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Current National Situation routine

How to cope with anxiety and stress in an emergency?

 

An emergency situation is characterized by uncertainty and causes changes and disruption to the routine life patterns. Emotional and behavioral responses of different people in an emergency situation vary in their intensity, but are similar in essence. Common physical responses include fatigue, weakness, lack of appetite etc., side by side with emotional reactions such as fears and anxieties, sadness, depression, lack of concentration and so on.
It is important to know that these are normal responses to an abnormal situation.
What can we do today in order to be prepared and cope more easily with potential emergency situations? The principle is simple: the more we know about emergencies in general and about the ways of coping with them in particular, the better we can function and believe in our own abilities and those of the people close to us, to cope with the situations as they arise. Advance preparation will make an emergency seem familiar and allow us to be ready with the physical means and the ways of possible responses, in order to react more effectively.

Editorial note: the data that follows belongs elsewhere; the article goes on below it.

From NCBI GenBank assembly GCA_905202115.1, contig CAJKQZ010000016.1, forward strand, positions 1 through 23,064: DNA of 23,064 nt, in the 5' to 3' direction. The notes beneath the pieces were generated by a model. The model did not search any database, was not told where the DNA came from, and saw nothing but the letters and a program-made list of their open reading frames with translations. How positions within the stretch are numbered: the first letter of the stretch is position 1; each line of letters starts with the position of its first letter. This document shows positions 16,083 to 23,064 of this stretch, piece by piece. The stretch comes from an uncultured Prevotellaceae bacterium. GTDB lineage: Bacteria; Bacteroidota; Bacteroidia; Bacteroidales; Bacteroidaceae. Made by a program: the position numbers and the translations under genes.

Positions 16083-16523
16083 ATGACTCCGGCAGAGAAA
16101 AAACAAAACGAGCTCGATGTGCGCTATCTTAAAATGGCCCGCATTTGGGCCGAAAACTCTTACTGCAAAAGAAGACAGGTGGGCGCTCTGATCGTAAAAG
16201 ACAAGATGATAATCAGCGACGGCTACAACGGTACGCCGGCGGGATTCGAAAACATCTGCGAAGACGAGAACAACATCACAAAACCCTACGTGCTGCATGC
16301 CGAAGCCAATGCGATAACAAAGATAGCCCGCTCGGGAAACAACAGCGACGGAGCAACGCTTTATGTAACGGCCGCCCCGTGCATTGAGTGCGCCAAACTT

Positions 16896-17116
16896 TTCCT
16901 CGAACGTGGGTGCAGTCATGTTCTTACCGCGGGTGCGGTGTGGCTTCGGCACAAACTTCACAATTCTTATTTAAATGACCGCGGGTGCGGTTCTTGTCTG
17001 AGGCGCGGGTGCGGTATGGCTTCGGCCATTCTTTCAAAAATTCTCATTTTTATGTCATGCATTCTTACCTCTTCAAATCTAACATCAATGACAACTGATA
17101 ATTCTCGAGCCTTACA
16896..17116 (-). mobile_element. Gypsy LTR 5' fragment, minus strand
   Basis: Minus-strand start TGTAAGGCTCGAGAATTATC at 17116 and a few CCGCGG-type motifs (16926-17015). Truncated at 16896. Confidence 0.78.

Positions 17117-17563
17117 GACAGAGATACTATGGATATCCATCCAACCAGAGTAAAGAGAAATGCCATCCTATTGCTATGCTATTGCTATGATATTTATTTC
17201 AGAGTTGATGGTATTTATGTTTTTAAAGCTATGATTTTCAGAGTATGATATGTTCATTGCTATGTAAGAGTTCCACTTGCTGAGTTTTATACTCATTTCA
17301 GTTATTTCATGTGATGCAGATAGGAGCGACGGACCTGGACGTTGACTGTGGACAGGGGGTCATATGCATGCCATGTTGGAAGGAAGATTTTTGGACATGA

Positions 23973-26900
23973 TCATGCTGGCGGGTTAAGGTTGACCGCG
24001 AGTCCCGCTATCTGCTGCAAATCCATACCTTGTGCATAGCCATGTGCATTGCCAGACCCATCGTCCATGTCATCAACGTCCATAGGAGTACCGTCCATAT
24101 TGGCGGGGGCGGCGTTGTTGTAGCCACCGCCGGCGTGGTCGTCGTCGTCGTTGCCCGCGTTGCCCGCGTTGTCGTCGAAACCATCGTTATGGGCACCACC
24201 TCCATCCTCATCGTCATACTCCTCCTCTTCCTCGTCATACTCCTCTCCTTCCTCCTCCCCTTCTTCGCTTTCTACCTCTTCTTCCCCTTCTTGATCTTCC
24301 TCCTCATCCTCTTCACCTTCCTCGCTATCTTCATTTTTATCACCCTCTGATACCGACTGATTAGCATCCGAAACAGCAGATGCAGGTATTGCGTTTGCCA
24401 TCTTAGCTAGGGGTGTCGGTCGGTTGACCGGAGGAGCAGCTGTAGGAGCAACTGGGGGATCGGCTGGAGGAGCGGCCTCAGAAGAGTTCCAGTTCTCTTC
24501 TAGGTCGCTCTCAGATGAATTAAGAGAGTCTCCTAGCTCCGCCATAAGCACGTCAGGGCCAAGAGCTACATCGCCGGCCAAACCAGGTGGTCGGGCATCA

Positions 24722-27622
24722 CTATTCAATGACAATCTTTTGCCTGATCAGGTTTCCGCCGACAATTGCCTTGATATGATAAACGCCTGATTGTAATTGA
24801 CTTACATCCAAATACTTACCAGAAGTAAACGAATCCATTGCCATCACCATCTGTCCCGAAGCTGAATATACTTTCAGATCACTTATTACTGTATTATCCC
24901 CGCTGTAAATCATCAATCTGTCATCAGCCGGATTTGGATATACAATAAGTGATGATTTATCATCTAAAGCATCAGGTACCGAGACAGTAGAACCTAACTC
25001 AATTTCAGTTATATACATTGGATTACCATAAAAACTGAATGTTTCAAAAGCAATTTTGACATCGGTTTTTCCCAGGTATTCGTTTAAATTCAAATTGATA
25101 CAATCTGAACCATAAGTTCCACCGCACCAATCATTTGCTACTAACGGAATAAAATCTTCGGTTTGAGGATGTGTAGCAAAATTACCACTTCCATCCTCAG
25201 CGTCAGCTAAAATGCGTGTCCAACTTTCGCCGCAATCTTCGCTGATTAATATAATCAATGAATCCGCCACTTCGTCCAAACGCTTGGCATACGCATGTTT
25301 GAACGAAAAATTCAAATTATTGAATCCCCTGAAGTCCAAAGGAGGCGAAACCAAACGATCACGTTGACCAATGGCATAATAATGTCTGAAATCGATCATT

The following is a number of “rules of thumb” to help you cope better with an emergency:

  1.  Perform all the preparatory activities as directed by the proper authorities (the IDF, the Home Front Command, the local and municipal authorities etc.).
  2. Identify the things that helped you in the past when you were in trouble or under stress, and use them. Every person has some special things that help them cope (such as physical exercise, talk with a friend or a relative, being in the company of close people, collecting information about the situation, religious faith, etc.). In addition, something that helps others, may also help you.
  3. Acting (as opposed to staying passive) increases the feeling of control over the situation. Help yourself and others.
  4. Fulfill your and your family’s physical needs: food and drink, rest and sleep.
  5.  Express your emotions. Ability to express emotions is a sign of strength and not of weakness. It is important to hold family discussions (led by one or both parents) for the purpose of strengthening the mutual support and the feeling of togetherness, presenting an opportunity to express feelings and various reactions by the members of the family during a prolonged period of emergency – to show that they are normal and shared by others, and to create a feeling that despite the hardship, all of you can carry on, with the family as the most significant source of support for all its members.